Public Health and the President's Racism

President Trump has a history of statements that suggests he harbors racist sentiments and of actions that would back up these same sentiments.

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Public Health and the President’s Racism 

President Trump has a history of statements that suggests he harbors racist sentiments and of actions that would back up these same sentiments. He seemed to lay to rest any doubt about his inclinations in reported statements in the Oval Office that the United States should not be granting admission to residents from “shithole” countries

That the President of the United States used such terminology appropriately resulted in a collective furor. Vice President Biden in a tweet suggested that “It’s not how a President should speak. It’s not how a President should behave. Most of all, it’s not what a President should believe.” There seems little question the President’s words fall far beneath the level of dignity and decorum one might expect from the leader of the world’s oldest constitutional democracy.  But why does the President’s racism matter for the health of the public?

To answer this question, one needs to understand how health is produced. Health in populations is the product of the social, economic, and cultural context in which we live. Cultural context determines the social norms that bind us and that in turn determine our behaviors and their consequences. 

On the positive side, changing norms can promote health. For example, this was abundantly evident in the decline in cigarette smoking and motor vehicle deaths in the United States during the latter half of the twentieth century; the former was attributable to change in public perceptions about smoking and the latter to a widespread acceptance of vehicular and road safety measures. 

The office of President wields perhaps the world’s largest megaphone. The President’s words and actions can change the norms that bind us, and empower elements of hate in society to act out their worst impulses. This results in more hate crimes, more exclusion of minority groups from salutary resources, and a return of growing segregation of racial groups that in and of itself generates inequitable access to healthy resources and poor mental and physical health.

The President’s actions have, unfortunately, backed up his words. For example, the administration’s attempt to ban immigration from predominantly Muslim countries, and its rescinding of Obama administration guidance to schools to enforce the right of transgender children to use whichever bathroom they choose may, at face value, affect only a small number of people. But they enable the chiseling away at social norms that value inclusiveness and diversity, tolerance and accommodation to those who are otherwise different than the mainstream.

Racism is morally repugnant and needs no link to health to be so. And yet racist comments make discrimination acceptable and cruelty mainstream. Trump’s racist words offer cover for policymakers intent on denying the existence of racial disparities in care, and thereby impede the institution of possible remedies. Further, his words lower the self-regard of millions who, feeling threatened or renounced, do not care for themselves because they believe others have little interest in their health and lives.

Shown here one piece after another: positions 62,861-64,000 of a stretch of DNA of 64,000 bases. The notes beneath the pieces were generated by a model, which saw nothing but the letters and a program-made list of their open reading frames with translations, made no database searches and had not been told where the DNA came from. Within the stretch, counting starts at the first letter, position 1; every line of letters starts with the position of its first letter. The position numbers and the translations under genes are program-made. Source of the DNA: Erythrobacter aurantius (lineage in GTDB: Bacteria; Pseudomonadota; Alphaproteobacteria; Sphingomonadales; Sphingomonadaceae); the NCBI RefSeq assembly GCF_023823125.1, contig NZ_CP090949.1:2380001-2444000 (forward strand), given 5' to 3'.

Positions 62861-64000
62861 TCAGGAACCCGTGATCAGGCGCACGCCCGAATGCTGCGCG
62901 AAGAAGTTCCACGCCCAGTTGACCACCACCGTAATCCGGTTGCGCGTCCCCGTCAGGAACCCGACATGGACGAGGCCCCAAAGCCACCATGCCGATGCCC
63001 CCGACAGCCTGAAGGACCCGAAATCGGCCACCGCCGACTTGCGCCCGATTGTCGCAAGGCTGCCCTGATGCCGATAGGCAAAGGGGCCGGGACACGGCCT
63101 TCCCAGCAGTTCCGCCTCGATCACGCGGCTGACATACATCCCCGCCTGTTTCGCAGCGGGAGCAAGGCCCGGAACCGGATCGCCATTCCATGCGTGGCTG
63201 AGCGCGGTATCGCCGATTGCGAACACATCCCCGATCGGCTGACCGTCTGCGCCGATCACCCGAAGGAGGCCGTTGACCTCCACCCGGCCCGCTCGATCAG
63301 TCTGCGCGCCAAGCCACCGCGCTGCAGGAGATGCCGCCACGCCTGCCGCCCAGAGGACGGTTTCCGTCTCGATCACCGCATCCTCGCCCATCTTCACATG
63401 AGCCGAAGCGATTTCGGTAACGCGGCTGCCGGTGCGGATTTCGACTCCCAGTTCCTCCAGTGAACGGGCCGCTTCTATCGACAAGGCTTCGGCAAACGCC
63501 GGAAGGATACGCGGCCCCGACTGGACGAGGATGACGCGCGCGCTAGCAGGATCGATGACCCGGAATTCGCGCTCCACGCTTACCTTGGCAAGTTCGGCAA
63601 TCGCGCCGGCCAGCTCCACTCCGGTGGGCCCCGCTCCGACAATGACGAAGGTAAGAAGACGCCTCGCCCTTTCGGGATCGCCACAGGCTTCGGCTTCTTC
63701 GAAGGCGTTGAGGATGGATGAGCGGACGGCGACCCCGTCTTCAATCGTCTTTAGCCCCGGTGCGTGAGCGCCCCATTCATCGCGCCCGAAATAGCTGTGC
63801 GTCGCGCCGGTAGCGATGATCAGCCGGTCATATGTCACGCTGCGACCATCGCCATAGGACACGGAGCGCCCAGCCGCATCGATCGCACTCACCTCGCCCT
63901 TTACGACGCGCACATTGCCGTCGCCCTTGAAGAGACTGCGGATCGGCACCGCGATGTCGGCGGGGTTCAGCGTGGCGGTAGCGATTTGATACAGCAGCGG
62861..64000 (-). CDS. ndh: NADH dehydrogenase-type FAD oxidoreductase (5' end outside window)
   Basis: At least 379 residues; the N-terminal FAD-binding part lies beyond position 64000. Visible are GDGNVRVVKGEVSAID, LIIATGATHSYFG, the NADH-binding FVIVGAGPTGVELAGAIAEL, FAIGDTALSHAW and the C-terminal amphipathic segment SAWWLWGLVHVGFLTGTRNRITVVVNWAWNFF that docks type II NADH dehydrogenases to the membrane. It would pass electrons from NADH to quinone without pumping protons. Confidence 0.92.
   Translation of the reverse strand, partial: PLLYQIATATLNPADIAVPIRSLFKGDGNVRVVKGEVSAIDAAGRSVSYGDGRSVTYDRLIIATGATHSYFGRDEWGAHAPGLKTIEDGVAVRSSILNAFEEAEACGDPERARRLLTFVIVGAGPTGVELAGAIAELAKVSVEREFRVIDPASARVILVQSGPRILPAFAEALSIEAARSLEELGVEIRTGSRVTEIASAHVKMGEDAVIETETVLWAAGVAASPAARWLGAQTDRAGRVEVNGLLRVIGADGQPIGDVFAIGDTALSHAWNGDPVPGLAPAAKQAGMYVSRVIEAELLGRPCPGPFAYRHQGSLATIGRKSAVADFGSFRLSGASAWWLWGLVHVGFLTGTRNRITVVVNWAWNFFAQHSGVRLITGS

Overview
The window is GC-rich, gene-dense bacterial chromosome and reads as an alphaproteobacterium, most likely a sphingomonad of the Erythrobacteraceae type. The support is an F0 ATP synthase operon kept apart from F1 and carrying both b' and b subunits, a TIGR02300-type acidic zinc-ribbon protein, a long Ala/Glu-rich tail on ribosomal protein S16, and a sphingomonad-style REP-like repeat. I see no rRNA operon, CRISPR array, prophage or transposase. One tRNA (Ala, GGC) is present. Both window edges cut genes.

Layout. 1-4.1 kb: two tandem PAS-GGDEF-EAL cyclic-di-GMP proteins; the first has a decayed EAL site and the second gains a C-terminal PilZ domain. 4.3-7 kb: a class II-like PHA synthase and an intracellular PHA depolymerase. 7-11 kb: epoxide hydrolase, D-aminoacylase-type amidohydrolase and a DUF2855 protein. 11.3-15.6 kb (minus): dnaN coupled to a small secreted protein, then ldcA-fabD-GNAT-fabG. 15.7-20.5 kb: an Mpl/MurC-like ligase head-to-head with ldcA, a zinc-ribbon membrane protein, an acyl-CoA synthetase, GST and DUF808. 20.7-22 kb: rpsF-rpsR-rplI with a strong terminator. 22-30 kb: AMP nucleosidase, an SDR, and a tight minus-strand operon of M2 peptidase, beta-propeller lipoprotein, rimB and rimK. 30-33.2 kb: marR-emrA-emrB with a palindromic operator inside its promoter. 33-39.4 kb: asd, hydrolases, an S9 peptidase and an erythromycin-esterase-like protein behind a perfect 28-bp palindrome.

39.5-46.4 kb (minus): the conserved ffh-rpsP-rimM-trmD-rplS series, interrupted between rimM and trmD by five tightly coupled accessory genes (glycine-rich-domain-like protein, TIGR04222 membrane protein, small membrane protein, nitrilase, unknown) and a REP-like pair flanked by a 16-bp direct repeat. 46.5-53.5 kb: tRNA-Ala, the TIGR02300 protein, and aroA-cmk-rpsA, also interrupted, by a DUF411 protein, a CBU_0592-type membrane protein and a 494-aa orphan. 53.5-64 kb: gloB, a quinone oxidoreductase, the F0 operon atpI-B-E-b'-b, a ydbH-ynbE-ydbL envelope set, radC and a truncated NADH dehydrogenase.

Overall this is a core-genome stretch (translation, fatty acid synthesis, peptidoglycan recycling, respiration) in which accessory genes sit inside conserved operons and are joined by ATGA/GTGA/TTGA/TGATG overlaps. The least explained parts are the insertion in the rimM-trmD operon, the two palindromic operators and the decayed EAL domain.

Michael Stein & Sandro Galea

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In 2010, Arizona passed the “show me your papers” law–formally known as SB 1070. It gave law enforcement officers the ability to stop and detain individuals on the basis of “reasonable suspicion.” An analysis of the Twitter response showed that the law’s passing seemed to embolden those with negative attitudes towards immigrants and native-born ethnic minorities to publicly voice their opinions with greater force and frequency.

In a 5-year span, the Mississippi Gulf Coast experienced the devastating effects of both Hurricane Katrina and the Deepwater Horizon oil spill. Research in these communities finds that people who perceive their community as resilient may contribute to the actual revival of their community. Optimism and personal psychological resilience tend to strengthen a community’s ability to adapt and recover. In effect, communities that invest in mental health may be better positioned to adapt and recover after disaster.

The Data graphic

For the past three years, the Association of American Medical Colleges (AAMC) has projected that demand for physicians in the United States will increasingly outpace supply by 2030. Their 2017 update projects an even more pressing shortage than in past reports. The U.S. population is expected to grow by 12% from 2015 to 2030, with the 65 and older population experiencing significantly more growth (55%) than their 18 and under counterparts (5%). Physician supply is largely expected to remain consistent. The healthcare system faces the challenge of training an extra 40,800 to 104,900 new doctors over the coming decade to meet the projected deficit, with specialists and surgeons in especially high demand.

An aging population means an increased demand for physicians who treat the elderly, but of course, doctors are aging too—according to the report, one-third of currently active physicians will be at retirement age within the next ten years.

The report also presents the ideal scenario in which underserved or uninsured populations gain equal access to health care and insurance—a phenomenon the AAMC calls “health care utilization equity.” Projections for physician need increase by an additional 35,000 to 97,000 depending on increases in coverage. Policymakers must be aware that increasing the number of people with insurance does not necessarily increase access to care if there are not enough providers.